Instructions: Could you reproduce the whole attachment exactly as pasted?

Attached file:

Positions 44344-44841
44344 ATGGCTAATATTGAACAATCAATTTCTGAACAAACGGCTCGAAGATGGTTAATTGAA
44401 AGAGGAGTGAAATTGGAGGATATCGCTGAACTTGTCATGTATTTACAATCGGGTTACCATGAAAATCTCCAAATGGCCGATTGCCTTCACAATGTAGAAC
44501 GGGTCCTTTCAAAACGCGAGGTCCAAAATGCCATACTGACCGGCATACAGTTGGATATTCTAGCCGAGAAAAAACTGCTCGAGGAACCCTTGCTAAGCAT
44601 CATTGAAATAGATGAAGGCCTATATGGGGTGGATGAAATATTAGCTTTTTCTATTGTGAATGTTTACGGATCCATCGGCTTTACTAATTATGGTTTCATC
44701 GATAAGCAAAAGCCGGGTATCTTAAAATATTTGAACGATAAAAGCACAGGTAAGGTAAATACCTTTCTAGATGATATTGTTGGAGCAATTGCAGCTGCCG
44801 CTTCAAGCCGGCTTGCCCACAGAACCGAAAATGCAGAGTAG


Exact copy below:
Positions 44344-44841
44344 ATGGCTAATATTGAACAATCAATTTCTGAACAAACGGCTCGAAGATGGTTAATTGAA
44401 AGAGGAGTGAAATTGGAGGATATCGCTGAACTTGTCATGTATTTACAATCGGGTTACCATGAAAATCTCCAAATGGCCGATTGCCTTCACAATGTAGAAC
44501 GGGTCCTTTCAAAACGCGAGGTCCAAAATGCCATACTGACCGGCATACAGTTGGATATTCTAGCCGAGAAAAAACTGCTCGAGGAACCCTTGCTAAGCAT
44601 CATTGAAATAGATGAAGGCCTATATGGGGTGGATGAAATATTAGCTTTTTCTATTGTGAATGTTTACGGATCCATCGGCTTTACTAATTATGGTTTCATC
44701 GATAAGCAAAAGCCGGGTATCTTAAAATATTTGAACGATAAAAGCACAGGTAAGGTAAATACCTTTCTAGATGATATTGTTGGAGCAATTGCAGCTGCCG
44801 CTTCAAGCCGGCTTGCCCACAGAACCGAAAATGCAGAGTAG